[Numpy-discussion] in the NA discussion, what can we agree on?

Gary Strangman strang@nmr.mgh.harvard....
Fri Nov 4 10:19:54 CDT 2011


On Fri, 4 Nov 2011, Benjamin Root wrote:
> 
> On Friday, November 4, 2011, Gary Strangman <strang@nmr.mgh.harvard.edu>
> wrote:
> >
> >> > non-destructive+propagating -- it really depends on exactly what
> >> > computations you want to perform, and how you expect them to work. The
> >> > main difference is how reduction operations are treated. I kind of
> >> > feel like the non-propagating version makes more sense overall, but I
> >> > don't know if there's any consensus on that.
> >>
> >> I think this is further evidence for my idea that a mask should not be
> >> undone, but is non destructive.  If you want to be able to access the
> values
> >> after masking, have a view, or only apply the mask to a view.
> >
> > OK, so my understanding of what's meant by propagating is probably
> incomplete (and is definitely still fuzzy). I'm a little confused by the
> phrase "a mask should not be undone" though. Say I want to perform a
> statistical analysis or filtering procedure excluding and (separately)
> including a handful of outliers? Isn't that a natural case for undoing a
> mask? Or did you mean something else?
> >
> > I think I understand the "use a view" option above, though I don't see how
> one could apply a mask only to a view. What if my view is every other row in
> a 2D array, and I want to mask the last half of this view? What is the state
> of the original array once the mask has been applied?
> >
> > (If this is derailing the progress of this thread, feel free to ignore
> it.)
> >
> > -best
> > Gary
> 
> Ufuncs can be broadly categorized as element-wise (binary ops like +, *,
> etc) as well as regular functions that return an array with a shape that
> matches the inputs broadcasted together.  And reduction ops (sum, min, mean,
> etc).
> 
> For element-wise, things are a bit murky for IGNORE, and I defer to Mark's
> NEP:
> https://github.com/numpy/numpy/blob/master/doc/neps/missing-data.rst#id17,
> and it probably should be expanded and clarified in the NEP.
> 
> For reduction ops, propagation means that sum([3 5 NA 6]) == NA, just like
> if you had a NaN in the array. Non-propagating (or skipping or ignore) would
> have that operation produce 14.  A mean() for the propagating case would be
> NA, but 4.6666 for non-propagating.
> 
> The part about undoing a mask is addressing the issue of when an operation
> produces a new array that has ignored elements in it, then those elements
> never were initialized with any value at all.  Therefore, "unmasking" those
> elements and accessing their values make no sense. This and more are covered
> in this section of the NEP:
> https://github.com/numpy/numpy/blob/master/doc/neps/missing-data.rst#id11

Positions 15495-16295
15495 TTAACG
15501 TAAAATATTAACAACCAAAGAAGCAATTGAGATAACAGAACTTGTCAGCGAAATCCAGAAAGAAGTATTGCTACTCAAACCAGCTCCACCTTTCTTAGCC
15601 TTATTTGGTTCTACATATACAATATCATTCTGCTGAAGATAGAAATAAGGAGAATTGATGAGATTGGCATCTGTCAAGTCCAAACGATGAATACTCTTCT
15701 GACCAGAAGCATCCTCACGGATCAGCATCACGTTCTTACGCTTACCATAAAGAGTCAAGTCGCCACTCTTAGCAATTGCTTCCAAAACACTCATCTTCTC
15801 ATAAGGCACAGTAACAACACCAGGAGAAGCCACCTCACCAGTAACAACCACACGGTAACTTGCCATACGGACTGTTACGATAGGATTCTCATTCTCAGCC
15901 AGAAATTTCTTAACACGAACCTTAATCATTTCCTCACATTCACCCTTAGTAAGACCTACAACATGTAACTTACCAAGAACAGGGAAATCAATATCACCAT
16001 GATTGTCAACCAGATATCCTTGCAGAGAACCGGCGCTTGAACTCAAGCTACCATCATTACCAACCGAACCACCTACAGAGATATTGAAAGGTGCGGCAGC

> 
> For your stated case, I would have two views of the data (or at least the
> original data and a view of it).  For the view, I would apply the mask to
> hide the outliers from the filtering operation and produce a result.  The
> first view (or the original array) sees the same data as it did before the
> other view took on a mask, so you can perform the filtering operation on the
> data and have two separate results. You can keep the masked view for
> subsequent calculations, and/or keep the original view, and/or create new
> views with new masks for other analyzes, all while keeping the original data
> intact.
> 
> Note that I am right now speaking of views in a somewhat more abstract sense
> that is only loosely tied to numpy's specific behavior with respect to views
> right now.  As for np.view() in specific, that is an implementation detail
> that probably shouldn't be in this thread yet, so don't hook too much onto
> it.

Thanks Ben. That's quite helpful. And it also points to my worry (sorry, I 
already knew enough about views to be dangerous) ... your "conceptual" 
version of views is great, but I don't think numpy fully and reliably 
follows it (occasionally giving copies instead of views, for example, when 
a view is particularly difficult to generate). So I worry that your notion 
of views will actually collide with core numpy view implementations. But 
like you said, perhaps this thread shouldn't go there (yet).

Given I'm still fuzzy on all the distinctions, perhaps someone could try 
to help me (and others?) to define all /4/ logical possibilities ... some 
may be obvious dead-ends. I'll take a stab at them, but these should 
definitely get edited by others:

destructive + propagating = the data point is truly missing (satellite 
fell into the ocean; dog ate my source datasheet, or whatever), this is 
the nature of that data point, such missingness should be replicated in 
elementwise operations, and the missingness SHOULD interfere with 
reduction operations that involve that datapoint 
(np.sum([1,MISSING])=MISSING)

destructive + non-propagating = the data point is truly missing, this is 
the nature of that data point, such missingness should be replicated in 
elementwise operations, but such missingness should NOT interfere with 
reduction operations that involve that datapoint (np.sum([1,MISSING])=1)

non-destructive + propagating = I want to ignore this datapoint for 
now; element-wise operations should replicate this "ignore" designation, 
and missingness of this type SHOULD interfere with reduction operations 
that involve this datapoint (np.sum([1,IGNORE])=IGNORE)

non-destructive + non-propagating = I want to ignore this datapoint for 
now; element-wise operations should replicate this "ignore" designation, 
but missingness of this type SHOULD NOT interfere with reduction 
operations that involve this datapoint (np.sum([1,IGNORE])=1)

Comments?

-best
Gary


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